Creating a Contained Story

With movie theaters largely empty and the coronavirus pandemic keeping everyone separate and isolated, the movie industry has changed drastically in ways that it may never recover from again.

First, movies used to be major spectacles that demanded multimillion dollar budgets and proven stories based on comic books, popular novels, or video games.

Second, studios used to depend on releasing movies in theaters to get maximum profit before earning a significant return on streaming and DVD rentals.

That’s all changed because COVID-19. Because Hollywood can’t bring large numbers of people together to make a movie, the scope of stories has changed. Rather than require large crowds and lots of exotic locations (think of a typical James Bond movie), studios are looking for stories that can be filmed within a limited number of locations. The fewer locations, the better.

While this may seem like a response to the pandemic, it’s actually good business sense. The lower the budget needed to make a movie, the more likely that movie will be made. That’s why the latest trend these days are contained stories.

The main idea behind a contained story is that it takes place within a limited number of locations, often just one place. Horror movies naturally fit in this contained story idea the best because horror is all about putting victims in a restricted situation that they can’t escape.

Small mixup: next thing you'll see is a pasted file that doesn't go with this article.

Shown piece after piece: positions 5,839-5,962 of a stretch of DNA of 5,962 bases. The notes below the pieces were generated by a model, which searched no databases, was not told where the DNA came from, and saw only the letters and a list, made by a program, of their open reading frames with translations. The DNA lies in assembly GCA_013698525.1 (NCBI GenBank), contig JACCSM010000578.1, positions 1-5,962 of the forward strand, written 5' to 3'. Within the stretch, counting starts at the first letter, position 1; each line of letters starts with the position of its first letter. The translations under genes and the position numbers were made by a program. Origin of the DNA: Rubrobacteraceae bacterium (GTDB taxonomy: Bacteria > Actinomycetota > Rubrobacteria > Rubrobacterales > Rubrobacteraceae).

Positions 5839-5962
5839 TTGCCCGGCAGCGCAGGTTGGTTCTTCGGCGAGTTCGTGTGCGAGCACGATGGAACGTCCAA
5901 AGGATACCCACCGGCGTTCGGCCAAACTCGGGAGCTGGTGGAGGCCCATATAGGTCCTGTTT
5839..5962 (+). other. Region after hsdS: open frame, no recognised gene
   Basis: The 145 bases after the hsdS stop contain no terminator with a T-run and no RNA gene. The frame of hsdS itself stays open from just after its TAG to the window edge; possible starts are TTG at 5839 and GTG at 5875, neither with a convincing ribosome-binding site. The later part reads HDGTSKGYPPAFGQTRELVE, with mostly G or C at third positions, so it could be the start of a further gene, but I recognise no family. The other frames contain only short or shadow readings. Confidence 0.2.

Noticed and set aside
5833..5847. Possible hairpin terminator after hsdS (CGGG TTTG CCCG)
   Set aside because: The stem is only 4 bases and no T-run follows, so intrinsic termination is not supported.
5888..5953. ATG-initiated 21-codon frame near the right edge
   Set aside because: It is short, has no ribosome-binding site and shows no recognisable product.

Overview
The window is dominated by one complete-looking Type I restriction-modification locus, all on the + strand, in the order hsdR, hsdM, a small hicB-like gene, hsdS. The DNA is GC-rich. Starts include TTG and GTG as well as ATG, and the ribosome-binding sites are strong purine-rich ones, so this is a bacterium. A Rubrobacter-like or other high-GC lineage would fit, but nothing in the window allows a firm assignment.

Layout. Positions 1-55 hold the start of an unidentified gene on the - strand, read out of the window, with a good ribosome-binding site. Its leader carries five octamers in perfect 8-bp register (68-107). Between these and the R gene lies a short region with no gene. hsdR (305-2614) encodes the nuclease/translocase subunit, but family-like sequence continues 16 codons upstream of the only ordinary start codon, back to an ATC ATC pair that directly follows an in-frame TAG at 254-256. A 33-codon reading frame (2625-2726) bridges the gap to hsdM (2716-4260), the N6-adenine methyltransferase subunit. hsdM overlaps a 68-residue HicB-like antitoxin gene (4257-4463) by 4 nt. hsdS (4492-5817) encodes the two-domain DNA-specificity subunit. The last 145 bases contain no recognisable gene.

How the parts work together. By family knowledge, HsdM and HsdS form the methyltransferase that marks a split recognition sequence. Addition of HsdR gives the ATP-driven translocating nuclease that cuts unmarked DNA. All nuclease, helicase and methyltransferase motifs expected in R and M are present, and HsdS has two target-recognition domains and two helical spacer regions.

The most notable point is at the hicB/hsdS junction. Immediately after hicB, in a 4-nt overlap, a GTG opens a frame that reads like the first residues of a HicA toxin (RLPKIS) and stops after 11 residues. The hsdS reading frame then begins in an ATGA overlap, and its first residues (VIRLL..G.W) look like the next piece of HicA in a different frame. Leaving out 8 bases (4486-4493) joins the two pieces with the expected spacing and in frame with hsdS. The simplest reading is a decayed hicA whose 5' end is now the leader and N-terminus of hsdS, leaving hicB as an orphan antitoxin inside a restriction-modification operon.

When thinking of a contained story, think of a unique location where all or most of the story can take place that requires a minimum amount of people. For example, you wouldn’t want to write a screenplay where the action takes place during a concert because getting people together in a crowded room isn’t possible for now.

So here are the criteria for creating a contained location story. First, think of a unique location. By unique, that could mean a place most people don’t know about like an asylum or a prison, but it could also be an ordinary location under extraordinary circumstances such as a group of people trapped in a building due to terrorists, zombies, or war outside.

Once you pick a unique location, the next step is to create a compelling story. Why are people in this location, what’s keeping them there, and what do they want?

In “Night of the Living Dead,” a group of people are trapped in a house because zombies are outside. So the people are inside because it represents safety, they’re stuck inside because of zombies outside, and they want to survive and ultimately escape from the zombies.

Another contained story is “Don’t Breathe” where a group of teenage burglars are trapped in a house owned by a blind killer. So they’re inside because they broke in to steal from the blind killer, they’re trapped because every time they make a noise, the blind killer will find them, and they want to find the blind killer’s money and escape.

In “Night of the Living Dead,” the contained location is an ordinary house, but the zombies outside make the location extraordinary.

In “Don’t Breathe,” the contained location is also a house but the blind killer hunting the burglars down makes the location extraordinary.

The key is to make the story extraordinary and compelling in some way. The location doesn’t need to be especially interesting, but the circumstances on why the characters are there needs to be interesting.

Knowing this, start coming up with ordinary locations that can involve multiple characters with unique circumstances that are keeping them trapped.

Contained stories are what Hollywood can film today and because they’re inexpensive to make, they’ll be more likely to be produced as well.

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